Reynard the Fox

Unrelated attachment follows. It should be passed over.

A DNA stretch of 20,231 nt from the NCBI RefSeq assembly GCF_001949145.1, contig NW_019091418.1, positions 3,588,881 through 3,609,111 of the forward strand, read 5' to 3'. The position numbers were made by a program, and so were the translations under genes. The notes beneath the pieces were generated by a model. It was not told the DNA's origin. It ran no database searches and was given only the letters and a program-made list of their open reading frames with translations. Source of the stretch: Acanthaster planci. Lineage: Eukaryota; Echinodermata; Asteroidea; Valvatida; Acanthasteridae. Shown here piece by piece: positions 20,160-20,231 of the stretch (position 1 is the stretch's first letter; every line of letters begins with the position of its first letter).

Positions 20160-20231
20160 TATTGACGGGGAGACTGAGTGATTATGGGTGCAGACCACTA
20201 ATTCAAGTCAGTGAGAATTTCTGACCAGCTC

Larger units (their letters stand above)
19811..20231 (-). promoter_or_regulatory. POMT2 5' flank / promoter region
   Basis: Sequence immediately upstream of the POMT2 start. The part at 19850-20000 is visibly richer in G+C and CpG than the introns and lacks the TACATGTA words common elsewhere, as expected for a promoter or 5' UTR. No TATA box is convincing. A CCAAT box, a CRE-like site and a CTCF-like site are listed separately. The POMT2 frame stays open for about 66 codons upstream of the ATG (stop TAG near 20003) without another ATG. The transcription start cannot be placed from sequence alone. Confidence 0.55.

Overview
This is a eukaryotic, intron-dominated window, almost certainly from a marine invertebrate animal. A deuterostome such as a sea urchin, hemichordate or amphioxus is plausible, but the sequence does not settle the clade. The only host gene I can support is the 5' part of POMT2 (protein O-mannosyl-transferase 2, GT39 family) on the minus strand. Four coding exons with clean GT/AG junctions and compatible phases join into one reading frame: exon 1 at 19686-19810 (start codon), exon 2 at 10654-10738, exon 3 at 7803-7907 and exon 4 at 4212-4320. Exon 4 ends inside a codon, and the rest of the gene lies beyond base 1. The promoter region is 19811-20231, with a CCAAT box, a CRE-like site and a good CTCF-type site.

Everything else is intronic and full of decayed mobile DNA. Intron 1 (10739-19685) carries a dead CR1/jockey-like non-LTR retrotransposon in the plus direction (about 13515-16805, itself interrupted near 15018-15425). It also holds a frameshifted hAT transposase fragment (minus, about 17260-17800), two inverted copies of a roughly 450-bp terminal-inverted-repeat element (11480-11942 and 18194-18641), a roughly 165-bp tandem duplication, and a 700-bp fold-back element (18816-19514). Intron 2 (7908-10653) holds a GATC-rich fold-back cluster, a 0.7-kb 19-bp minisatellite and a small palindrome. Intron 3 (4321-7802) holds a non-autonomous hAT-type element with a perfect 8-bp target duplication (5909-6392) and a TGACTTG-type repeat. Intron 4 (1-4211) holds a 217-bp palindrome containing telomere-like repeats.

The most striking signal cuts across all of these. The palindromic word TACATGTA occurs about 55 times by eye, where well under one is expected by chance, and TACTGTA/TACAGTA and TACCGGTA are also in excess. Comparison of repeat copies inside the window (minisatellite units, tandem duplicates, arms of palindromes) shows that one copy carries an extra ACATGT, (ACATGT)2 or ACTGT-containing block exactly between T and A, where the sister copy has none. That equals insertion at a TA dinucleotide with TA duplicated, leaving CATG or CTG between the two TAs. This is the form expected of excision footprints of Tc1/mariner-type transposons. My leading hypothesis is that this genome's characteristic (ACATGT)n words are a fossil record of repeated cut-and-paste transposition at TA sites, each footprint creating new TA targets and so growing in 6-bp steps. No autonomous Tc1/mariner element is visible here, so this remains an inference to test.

What are the English games? The man's game is Association football; the woman's game, perhaps, hockey or lacrosse. Golf I regard more as a symptom of a happy marriage than a game. Cricket, which was once widely popular among both sexes has lost its hold, except among the young. The worst of all these games is that few can play them at a time. But in the English country, during the autumn, winter and early spring of each year, the main sport is fox hunting, which is not like cricket or football, a game for a few and a spectacle for many, but something in which all who come may take a part, whether rich or poor, mounted or on foot. It is a sport loved and followed by both sexes, all ages and all classes. At a fox hunt, and nowhere else in England, except perhaps at a funeral, can you see the whole of the land's society brought together, focussed for the observer, as the Canterbury pilgrims were for Chaucer. This fact made the subject attractive. The fox hunt gave an opportunity for a picture or pictures of the members of an English community. Then to all Englishmen who have lived in a hunting country, hunting is in the blood, and the mind is full of it. It is the most beautiful and the most stirring sight to be seen in England. In the ports, as at Falmouth, there are ships under sail, under way, coming or going, beautiful unspeakably. In the country, especially on the great fields on the lower slopes of the Downland, the teams of the ploughmen may be seen bowing forward on a sky-line, and this sight can never fail to move one by its majesty of beauty. But in neither of these sights of beauty is there the bright colour and swift excitement of the hunt, nor the thrill of the horn, and the cry of the hounds ringing into the elements of the soul. Something in the hunt wakens memories hidden in the marrow, racial memories, of when one hunted for the tribe, animal memories, perhaps, of when one hunted with the pack, or was hunted
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